It has undergone several restorations over the years. On the central nave, the cimborrio, of the time of the Spanish post-war period.
It is analogous to that of the opposite side, with a different rosette; On this façade, the tower is on the sacristy of Santa Librada, on the northern arm of the transept; The height of this tower is that of the central nave, and remains unfinished.
In this façade, corresponding to the head of the temple, it stands out powerfully the presence of the turn that replaced, to the five chapels absidiales, Romanesque, that had in origin.
The lantern and the high Gothic windows, correspond to the presbytery.
The cathedral, is currently composed of a plant of Latin cross, with three naves, wide transept and head with a great apse, that contains the greater chapel, surrounded by the girola or ambulatory.
It is 80 meters long by 31 meters wide, from one end of the cruiser to the other, and 28 meters long, in the other ships. The central nave, of more than 10 meters wide, is 28 m high, the sides 21 m.
The ships are separated, by huge pillars, which are each composed of twenty pillared columns with vegetable-themed capitals, where the arches fajones and formeros arches rest.
From the capitals, the stony nerves, which form the ribbed eyebrows, are usually simple ribbed with two diagonal nerves, although there are two six-pointed vaults on the sides of the transept or even octopartite in the dome.
Three of the four pillars that frame the choir, are different from the rest of the building, are constituted by large cylindrical columns with Romanesque ornamentation in the inferior part and gothic in the superior one.
Left Evangelic Nave
The plant of the temple changed with time, since in origin they did not appear side chapels and so it still happens in the ship of the Epistle that only has some altar and some sepulcher attached to the wall of the choir, instead in the ship of the Gospel Chapels were built to reach the adjacent wall of the cloister.
St. Peter’s Parish
The first chapel on the left side at the foot of the cathedral, is known as the parish of St. Peter.
It is situated, in the place where there were former monastic buildings, in the west gallery of the cloister with entrance by the cathedral, is a work of the fifteenth century, built in 1455 by order of Bishop Fernando Luján (1449-1465) and dedicated to Corpus Christi.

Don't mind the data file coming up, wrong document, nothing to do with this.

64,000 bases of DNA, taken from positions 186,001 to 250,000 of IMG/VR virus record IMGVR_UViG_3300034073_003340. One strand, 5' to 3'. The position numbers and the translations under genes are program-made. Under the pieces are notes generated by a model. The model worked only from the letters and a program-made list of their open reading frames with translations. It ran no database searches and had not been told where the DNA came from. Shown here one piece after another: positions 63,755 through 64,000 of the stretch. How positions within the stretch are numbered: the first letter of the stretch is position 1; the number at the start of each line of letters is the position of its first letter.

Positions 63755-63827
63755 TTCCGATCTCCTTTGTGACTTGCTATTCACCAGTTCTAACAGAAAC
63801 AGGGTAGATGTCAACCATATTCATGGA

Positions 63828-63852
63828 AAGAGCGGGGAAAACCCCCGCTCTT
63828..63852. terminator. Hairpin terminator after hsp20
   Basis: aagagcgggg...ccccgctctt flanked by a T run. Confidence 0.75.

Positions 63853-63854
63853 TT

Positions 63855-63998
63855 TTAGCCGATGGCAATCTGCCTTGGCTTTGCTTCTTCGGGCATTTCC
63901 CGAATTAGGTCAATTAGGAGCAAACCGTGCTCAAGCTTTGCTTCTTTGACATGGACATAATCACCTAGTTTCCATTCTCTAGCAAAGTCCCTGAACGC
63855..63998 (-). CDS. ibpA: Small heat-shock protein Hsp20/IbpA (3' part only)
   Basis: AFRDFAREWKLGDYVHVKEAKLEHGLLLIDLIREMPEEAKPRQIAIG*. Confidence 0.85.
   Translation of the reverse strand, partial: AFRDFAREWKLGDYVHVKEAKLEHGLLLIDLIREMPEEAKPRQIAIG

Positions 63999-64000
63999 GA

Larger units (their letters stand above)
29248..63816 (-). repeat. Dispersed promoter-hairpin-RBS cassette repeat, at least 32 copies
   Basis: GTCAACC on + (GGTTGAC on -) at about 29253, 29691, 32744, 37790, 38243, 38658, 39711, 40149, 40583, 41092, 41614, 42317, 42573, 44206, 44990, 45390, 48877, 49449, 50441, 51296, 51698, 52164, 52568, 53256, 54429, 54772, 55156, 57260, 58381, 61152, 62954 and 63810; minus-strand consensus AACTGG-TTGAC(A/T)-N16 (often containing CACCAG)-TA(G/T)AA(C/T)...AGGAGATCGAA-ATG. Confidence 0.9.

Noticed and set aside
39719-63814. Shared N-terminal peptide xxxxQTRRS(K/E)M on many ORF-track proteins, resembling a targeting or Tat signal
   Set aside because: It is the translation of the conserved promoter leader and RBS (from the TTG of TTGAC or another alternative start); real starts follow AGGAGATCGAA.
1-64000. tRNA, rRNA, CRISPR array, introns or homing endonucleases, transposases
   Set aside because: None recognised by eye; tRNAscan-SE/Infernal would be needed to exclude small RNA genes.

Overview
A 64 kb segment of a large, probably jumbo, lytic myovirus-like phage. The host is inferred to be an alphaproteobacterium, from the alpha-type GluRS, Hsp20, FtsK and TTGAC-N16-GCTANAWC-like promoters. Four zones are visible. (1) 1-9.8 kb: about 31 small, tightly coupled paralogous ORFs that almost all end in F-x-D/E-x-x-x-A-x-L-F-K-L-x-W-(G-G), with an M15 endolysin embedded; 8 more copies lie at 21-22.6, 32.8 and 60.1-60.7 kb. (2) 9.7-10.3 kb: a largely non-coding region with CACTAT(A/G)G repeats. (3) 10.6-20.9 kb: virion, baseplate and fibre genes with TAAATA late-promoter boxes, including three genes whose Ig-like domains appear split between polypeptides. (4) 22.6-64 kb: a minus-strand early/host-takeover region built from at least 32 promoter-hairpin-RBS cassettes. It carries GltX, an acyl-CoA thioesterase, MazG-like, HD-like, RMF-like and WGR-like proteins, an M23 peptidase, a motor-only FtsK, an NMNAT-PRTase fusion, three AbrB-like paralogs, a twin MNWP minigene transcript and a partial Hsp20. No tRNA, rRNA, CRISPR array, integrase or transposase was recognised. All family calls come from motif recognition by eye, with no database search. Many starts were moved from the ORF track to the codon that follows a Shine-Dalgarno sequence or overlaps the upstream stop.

Its cover is plateresca, realized by Francisco de Baeza, where the shield of the bishop principal is shown.
The grating is Gothic-Plateresque of Juan Francés realized in 1533.
At the end of this same century the transfer of the parish of San Pedro took place, that was in the right of the greater chapel and since then it has been known by this name.
It was greatly transformed and enlarged by the bishop Pedro de Godoy in 1675, which added three sections to the vault with the same Gothic style of starry cross, despite corresponding the work at the end of the seventeenth century.
The altar is presided over by an image of St. Peter, and under this statue is the Holy Trinity by the sculptor Mariano Bellver and Collazos of 1861, it is carved in wood and polychrome.
It is represented by an iconography inspired by the models of the Spanish Baroque: God the Father seated, holding in his left hand globe, beside him also seated Jesus Christ who carries a cross and among them the Holy Spirit in the shape of a dove.
The group is situated on a cloud in which two angels contemplate the scene surrounded by cherubs.
The plant is rectangular rather elongated because it occupies the entire western part of the cloister.
In the wall of this chapel is the tomb of the first founding bishop Fernando Luján of the XV century, it is gothic with scenes in three reliefs of the life of saint Catherine of Alexandria placed on top of the figure lying, this sculpture of the bishop is on a Arch that gives way to the baptistery and in front position to the viewer, was probably moved from its original place during the works of the seventeenth century, you can read an inscription that says: “Mr. Bishop Lujan. Year MCCCCLXV. Last elected by the town council.”
Puerta de San Valero